If I’m standing on the side of Peoria Avenue, with rush-hour traffic whizzing past and the July heat approaching triple digits while I’m waiting for the next bus, what would I rather have: free Wi-Fi access or some extra weather protection at the bus stop to provide more shade?You can’t check email if you’ve passed out from heat stroke, so I opted for the extra shade.
The doors are chained shut and all 13 floors deserted, with nothing but a few scraps of old furniture scattered through the abandoned suites, which are roasting-hot without air-conditioning in mid-July. Nobody comes to the Adams Hotel anymore.Downtown revitalization has basically skipped over it, with the historic Mayo Hotel and other nearby buildings finding new life while the Adams has sat mostly — and now completely — vacant.
State officials will vote this week on whether to nominate Tulsa’s Church Studio, best known for being Leon Russell’s home base during the 1970s, for the National Register of Historic Places.Nominations for the register often concentrate on a building’s architectural significance, and the 98-year-old Gothic Revival building does have some historic charm, with simulated stone on the exterior and a prominent square tower that serves as the main entrance.
Muck Rack makes it simple to find people, tweets, or articles that mention any name, keyword, company, hashtag etc. We've compiled this guide to help you make the most of your search.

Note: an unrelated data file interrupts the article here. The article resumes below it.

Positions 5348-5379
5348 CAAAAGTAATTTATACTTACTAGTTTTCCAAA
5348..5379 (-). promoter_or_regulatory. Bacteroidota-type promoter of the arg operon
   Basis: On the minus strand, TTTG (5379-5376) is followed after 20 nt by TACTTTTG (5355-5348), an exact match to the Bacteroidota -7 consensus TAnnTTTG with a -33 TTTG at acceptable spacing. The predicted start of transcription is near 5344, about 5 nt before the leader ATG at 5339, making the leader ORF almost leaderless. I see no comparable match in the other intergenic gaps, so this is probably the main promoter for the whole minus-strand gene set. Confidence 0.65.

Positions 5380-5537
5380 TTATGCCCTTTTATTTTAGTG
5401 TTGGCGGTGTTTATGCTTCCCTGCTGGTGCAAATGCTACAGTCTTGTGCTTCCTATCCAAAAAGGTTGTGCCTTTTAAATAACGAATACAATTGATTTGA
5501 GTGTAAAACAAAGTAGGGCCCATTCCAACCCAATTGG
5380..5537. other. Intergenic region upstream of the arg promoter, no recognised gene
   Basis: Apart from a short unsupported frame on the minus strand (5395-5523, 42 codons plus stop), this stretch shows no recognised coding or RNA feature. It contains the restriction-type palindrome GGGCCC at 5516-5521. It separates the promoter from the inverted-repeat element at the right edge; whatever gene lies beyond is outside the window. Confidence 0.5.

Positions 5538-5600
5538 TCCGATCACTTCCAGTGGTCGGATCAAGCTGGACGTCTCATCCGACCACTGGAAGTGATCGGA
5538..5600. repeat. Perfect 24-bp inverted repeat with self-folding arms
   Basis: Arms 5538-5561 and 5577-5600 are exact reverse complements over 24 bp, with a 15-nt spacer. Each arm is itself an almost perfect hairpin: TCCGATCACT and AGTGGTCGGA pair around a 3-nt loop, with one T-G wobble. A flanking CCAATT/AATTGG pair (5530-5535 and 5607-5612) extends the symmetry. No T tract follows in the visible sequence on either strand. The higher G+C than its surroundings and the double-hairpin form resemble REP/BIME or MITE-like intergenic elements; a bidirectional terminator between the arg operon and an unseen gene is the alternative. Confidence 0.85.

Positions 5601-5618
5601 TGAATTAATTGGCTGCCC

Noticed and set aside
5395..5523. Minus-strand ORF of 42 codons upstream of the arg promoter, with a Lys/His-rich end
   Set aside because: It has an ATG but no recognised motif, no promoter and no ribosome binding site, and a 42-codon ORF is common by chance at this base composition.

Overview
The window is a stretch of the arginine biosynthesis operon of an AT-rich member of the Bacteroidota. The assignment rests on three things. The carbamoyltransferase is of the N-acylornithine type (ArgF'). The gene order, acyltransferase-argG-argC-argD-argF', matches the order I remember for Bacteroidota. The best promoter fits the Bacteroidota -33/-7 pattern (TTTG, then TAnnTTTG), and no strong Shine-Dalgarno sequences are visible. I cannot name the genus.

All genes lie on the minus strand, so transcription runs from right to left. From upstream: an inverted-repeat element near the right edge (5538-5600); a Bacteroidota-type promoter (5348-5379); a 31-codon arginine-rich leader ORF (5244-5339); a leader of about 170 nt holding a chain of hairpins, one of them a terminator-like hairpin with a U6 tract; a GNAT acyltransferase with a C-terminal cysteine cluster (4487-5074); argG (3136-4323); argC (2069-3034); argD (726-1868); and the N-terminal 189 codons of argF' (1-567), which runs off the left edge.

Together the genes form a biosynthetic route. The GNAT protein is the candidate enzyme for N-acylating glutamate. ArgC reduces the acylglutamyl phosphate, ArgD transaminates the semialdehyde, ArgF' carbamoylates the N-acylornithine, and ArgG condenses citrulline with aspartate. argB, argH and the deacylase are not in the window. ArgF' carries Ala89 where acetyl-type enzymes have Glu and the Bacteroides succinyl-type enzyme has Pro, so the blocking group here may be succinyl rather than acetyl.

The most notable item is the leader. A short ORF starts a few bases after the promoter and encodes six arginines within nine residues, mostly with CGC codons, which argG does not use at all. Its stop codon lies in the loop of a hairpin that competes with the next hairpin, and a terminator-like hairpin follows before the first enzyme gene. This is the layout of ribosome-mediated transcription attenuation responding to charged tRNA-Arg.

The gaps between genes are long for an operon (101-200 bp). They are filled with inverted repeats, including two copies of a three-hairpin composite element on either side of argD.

Selecting a term
Start searching tweets, articles from media outlets, articles mentioned in tweets, journalists'
names, titles and bios with some suggested searches:
Companies or Topics (e.g. iPhone, Microsoft)
Phrases (e.g. "cloud computing") — use quotes to keep the terms together
Twitter handles (e.g. @username) — returns those who have mentioned or replied to
Names (e.g. "David Pogue")
Hashtags (e.g. #sxsw, #london2012)
Bio details (e.g. vegan, Olympics, father)
Muck Rack's Advanced Search allows for many boolean operators.
Find results that mention multiple specified terms, use AND or
+. For example, ensure each result contains both Elon Musk and Mark Zuckerberg by
searching Obama AND Romney or Obama + Romney.
Use the operators OR or , to broaden your search when you'd like either of
multiple terms to appear in results. (This is the default behavior of our search when no operators
are used.) For example, search for democrat OR republican to find results that refer to
Democrats and/or Republicans.
Use NOT or - to subtract results from your search. For
example, searching Disney will yield results about the Walt Disney Company as well as Walt Disney
World Resort. To exclude mentions of Disney World, search for Disney -World or Disney
When using one of these operators with a phrase, enclose it in quotation marks. For example, you can
find results about smartphones excluding Apple's iPhone 4S by searching smartphone -"iPhone
Exact case matching or punctuation
If you're searching for a brand name or keyword that relies on specific punctuation marks or capitalization, you can
find results that match your exact query by adding matchcase: before the keyword you're searching for, like matchcase:E*TRADE .
Use parentheses to separate multiple
boolean phrases. For example, to find journalists talking about having fun in Disney World or
Disneyland, search for ("disney world" OR disneyland) AND fun.
An asterisk can be used to search for any variation of a root word truncated by the asterisk. For example, searching for admin* will return results for administrator, administration, administer, administered, etc.
A near operator is an AND operator where you can control the distance between the words. You can vary the distance the near operation uses by adding a forward slash and number (between 0-99) such as strawberries NEAR/10 "whipped cream", which means the strawberries must exist within 10 words of "whipped cream".